Math For Marketers: Why Attribution Is Upside-Down

By
  • Facebook
  • Google Plus
  • Twitter
  • LinkedIn

kevin-geraghty“Data-Driven Thinking" is written by members of the media community and contains fresh ideas on the digital revolution in media.

Today’s column is written by Kevin Geraghty, senior vice president of advanced analytics and decision sciences at 360i.

There’s an old space race story that NASA spent $2 million to develop an anti-gravity pen, while the Soviets just used pencils. The story serves as a reminder that sometimes you just need to look at a complex problem differently to find a better solution.

Marketers face a similar problem with attribution. They are consumed by too narrow a problem – attribution – when they need to rethink the whole equation. The difficulties with attribution extend beyond the commonly recognized issue of a last click getting all the credit. Companies turn away profitable business because they base their media investment strategy on upside-down math.

There is a structural mismatch between how we buy media – partner by partner – and the customer journey toward a purchase, which includes multiple partners and touch points. Determining ROI for each partner or touch point to make better budget allocation decisions is difficult, but it can be achieved through marginal contribution analysis.

Attribution Analysis Vs. Marginal Contribution

Attribution analysis spreads credit for a conversion across the media on a customer’s journey. It should be used as a macro decision-making approach that provides direction for budget allocation efforts.

Marginal contribution bases media-buying decisions on profit by subtracting media costs from the value created by advertising across the entire consumer journey. It works best for micro-level decision making, such as optimizing direct response campaigns.

Fortunately, the difference is easy to see with a simple math example. Suppose a marketer is selling pairs of shoes for $100 using joint paid search and display campaign management.

Marketers often give equal weighting to different exposures, but this can lead to bad advertising decisions. The examples below illustrate attribution analysis:

First Exposure Credit

firstexposurecredit

Last Exposure Credit

lastexposurecredit

Even Weight Credit

evenweightcredit

In too many instances, attribution starves marketers of profitable returns because they look at it the wrong way. No matter what attribution strategy is applied, business is left on the table for competitors to scoop up, especially the ones that are optimizing to marginal contribution rather than a complex attribution strategy.As you can see, for each attribution strategy – first, last or even – the revenue credited always comes out so that one channel loses. This means the channel manager would not invest in that channel, despite the positive contribution it makes to a sale. However, when you look at total spending, most marketers would still be willing to spend $80 for the combined power of display and search to get the $100 shoe purchase, for a $20 profit.

Marginal contribution works by applying the math across touch points:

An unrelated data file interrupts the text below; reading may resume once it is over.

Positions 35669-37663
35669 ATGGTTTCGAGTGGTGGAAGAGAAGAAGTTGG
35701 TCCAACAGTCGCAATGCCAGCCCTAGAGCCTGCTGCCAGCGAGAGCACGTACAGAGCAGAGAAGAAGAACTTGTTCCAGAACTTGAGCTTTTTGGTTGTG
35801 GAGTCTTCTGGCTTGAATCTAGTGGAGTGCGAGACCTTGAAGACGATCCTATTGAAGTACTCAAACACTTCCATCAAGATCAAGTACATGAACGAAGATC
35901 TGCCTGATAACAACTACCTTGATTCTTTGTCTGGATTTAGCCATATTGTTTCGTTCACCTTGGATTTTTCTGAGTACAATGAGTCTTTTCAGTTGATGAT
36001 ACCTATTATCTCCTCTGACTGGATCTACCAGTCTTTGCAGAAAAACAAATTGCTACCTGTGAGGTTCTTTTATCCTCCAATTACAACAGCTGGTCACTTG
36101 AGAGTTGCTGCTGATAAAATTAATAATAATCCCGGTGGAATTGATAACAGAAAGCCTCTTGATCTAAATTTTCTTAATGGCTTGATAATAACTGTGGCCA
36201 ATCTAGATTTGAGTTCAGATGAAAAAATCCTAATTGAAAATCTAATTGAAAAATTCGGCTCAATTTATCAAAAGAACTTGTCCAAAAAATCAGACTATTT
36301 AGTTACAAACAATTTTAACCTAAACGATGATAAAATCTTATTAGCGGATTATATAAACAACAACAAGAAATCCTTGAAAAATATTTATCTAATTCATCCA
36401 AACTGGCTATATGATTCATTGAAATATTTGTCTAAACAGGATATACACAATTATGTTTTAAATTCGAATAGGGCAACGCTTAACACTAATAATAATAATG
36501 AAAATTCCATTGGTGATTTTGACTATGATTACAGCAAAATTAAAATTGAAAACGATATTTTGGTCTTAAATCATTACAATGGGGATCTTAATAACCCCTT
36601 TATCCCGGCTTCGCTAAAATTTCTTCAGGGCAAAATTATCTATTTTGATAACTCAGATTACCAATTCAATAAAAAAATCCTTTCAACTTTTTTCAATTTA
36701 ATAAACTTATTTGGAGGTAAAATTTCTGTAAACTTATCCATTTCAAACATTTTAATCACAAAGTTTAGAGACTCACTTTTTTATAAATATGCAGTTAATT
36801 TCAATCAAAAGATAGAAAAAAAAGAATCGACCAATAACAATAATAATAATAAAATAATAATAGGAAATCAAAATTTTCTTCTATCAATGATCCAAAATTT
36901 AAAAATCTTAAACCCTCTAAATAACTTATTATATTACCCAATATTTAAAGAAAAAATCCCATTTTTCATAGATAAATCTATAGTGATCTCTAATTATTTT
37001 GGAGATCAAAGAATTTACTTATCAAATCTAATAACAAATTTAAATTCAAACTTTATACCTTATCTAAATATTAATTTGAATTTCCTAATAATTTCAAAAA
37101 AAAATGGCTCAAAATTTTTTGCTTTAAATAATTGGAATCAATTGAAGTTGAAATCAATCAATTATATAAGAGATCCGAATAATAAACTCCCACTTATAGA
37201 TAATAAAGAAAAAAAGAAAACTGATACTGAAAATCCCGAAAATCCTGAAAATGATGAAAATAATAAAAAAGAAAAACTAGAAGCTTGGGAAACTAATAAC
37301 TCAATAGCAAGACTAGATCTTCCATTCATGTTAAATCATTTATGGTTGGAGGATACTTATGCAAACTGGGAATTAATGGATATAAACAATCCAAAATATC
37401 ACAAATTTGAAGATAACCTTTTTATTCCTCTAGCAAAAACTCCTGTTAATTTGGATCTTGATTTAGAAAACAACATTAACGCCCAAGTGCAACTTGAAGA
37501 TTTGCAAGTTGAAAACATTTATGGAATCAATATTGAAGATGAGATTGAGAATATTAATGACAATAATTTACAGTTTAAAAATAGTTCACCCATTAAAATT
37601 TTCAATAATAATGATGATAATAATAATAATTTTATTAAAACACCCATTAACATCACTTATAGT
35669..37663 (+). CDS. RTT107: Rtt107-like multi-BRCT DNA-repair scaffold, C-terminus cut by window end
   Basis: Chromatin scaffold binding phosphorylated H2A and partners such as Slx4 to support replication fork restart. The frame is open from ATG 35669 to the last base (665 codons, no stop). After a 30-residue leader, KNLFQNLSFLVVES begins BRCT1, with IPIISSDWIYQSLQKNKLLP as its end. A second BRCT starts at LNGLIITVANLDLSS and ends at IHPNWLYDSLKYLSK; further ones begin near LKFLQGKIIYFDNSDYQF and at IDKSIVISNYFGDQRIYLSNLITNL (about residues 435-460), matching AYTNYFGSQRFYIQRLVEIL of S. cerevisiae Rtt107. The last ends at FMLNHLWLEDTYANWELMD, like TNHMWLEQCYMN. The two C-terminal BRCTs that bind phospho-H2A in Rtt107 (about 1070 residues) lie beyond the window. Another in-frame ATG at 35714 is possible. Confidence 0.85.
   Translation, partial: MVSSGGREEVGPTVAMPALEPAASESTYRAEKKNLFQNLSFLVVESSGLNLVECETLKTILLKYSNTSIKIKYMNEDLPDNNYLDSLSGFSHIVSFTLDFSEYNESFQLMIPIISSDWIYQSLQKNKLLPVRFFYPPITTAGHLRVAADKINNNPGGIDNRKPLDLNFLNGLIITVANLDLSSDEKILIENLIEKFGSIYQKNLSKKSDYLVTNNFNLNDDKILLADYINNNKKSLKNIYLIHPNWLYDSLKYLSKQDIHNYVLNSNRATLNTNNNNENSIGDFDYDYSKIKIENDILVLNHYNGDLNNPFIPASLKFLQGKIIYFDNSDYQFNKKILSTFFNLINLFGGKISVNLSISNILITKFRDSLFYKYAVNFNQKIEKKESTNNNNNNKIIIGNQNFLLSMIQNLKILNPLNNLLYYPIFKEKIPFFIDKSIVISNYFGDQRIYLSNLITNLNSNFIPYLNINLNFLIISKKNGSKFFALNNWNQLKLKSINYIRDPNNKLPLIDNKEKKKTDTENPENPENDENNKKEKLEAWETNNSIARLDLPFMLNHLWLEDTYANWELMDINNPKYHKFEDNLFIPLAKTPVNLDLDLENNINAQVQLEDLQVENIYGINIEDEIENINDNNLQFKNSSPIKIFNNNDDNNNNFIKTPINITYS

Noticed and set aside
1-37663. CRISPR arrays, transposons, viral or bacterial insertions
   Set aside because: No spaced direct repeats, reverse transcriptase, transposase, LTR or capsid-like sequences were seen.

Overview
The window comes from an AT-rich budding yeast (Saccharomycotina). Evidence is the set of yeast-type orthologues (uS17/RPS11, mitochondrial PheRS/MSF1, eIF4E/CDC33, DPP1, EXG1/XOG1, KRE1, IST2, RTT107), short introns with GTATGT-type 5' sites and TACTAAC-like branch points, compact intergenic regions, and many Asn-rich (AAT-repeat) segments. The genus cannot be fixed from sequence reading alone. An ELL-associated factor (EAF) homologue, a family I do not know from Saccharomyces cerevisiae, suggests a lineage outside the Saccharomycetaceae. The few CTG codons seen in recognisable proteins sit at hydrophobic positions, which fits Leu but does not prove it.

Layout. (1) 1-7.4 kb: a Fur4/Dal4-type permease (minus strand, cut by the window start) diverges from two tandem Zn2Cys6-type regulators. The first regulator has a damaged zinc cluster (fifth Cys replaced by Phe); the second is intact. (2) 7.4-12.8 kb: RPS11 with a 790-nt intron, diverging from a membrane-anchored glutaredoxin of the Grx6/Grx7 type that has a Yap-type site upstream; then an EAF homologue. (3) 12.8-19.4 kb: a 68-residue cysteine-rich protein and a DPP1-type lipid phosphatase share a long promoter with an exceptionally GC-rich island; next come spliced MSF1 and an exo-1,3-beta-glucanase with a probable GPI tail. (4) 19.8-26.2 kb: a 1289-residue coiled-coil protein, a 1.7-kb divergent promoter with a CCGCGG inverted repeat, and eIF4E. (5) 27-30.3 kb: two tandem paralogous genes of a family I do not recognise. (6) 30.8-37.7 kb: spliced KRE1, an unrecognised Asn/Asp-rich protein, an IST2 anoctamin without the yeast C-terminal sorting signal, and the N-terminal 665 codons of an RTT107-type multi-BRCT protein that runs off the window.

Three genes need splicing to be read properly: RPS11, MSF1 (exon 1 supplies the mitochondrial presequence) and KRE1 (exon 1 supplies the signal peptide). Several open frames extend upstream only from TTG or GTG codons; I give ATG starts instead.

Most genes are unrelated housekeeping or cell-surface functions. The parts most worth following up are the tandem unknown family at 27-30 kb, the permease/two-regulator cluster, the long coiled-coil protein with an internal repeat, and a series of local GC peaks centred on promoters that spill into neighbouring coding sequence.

marginalcontribution

For instance, if I spend $60 on display, I will get a $100 shoe purchase, but I will have to spend $20 in down-line search costs. Therefore the marginal contribution of the display partner is $100 minus $20, or $80, resulting in a profit of $20 more than the original $60 display spend. This justifies the display partner as a worthwhile investment. With marginal contribution, the math works better and it’s smarter for marketers.

Better Math

Applying the right math can transform how we buy and sell media. Through machine learning algorithms, it’s now possible to incrementally refine an ROI estimate for each partner, including for display, search and retargeting, to determine what partners are bringing the most value across different campaigns and categories.

What’s surprising is that contrary to what a marketer might think, just because a partner shows up on a lot of paths doesn’t mean they are a net contributor across the board. They may be simply hijacking credit by wallpapering the Internet or targeting prospects that would buy anyway. The goal now is to use attribution and marginal contribution correctly over time to discover what investments and partnerships provide benefit, and the value of each contribution.

Why put so much effort and investment into making a pen work when we can use a pencil? The industry needs to get the math right side-up by learning when to use attribution and when to use marginal contribution. It’s time to make more profit by getting smarter about how we measure media investment.

Follow 360i (@360i) and AdExchanger (@adexchanger) on Twitter.

  • Facebook
  • Google Plus
  • Twitter
  • LinkedIn

Email This Post Email This Post

One Response to “Math For Marketers: Why Attribution Is Upside-Down”


  1. I agree that anecdotal, subjective attribution methodologies such as first-touch, last-touch, and even-weight are inherently flawed. Algorithmic attribution, however, enables the data to “tell the story” of how much credit each marketing touchpoint earned toward a given transaction and quantify the effectiveness of media in contributing to an organization’s overall marketing objectives. While marginal contribution distributes credit across channels, it is calculated based on marketing spend, not the effectiveness of media. In other words, while it may help marketers justify an increase or decrease in marketing spend in each of the channel silos, it doesn’t provide any insight into how each channel performs individually or how to best allocate budget across channels to optimize results.

Leave a Reply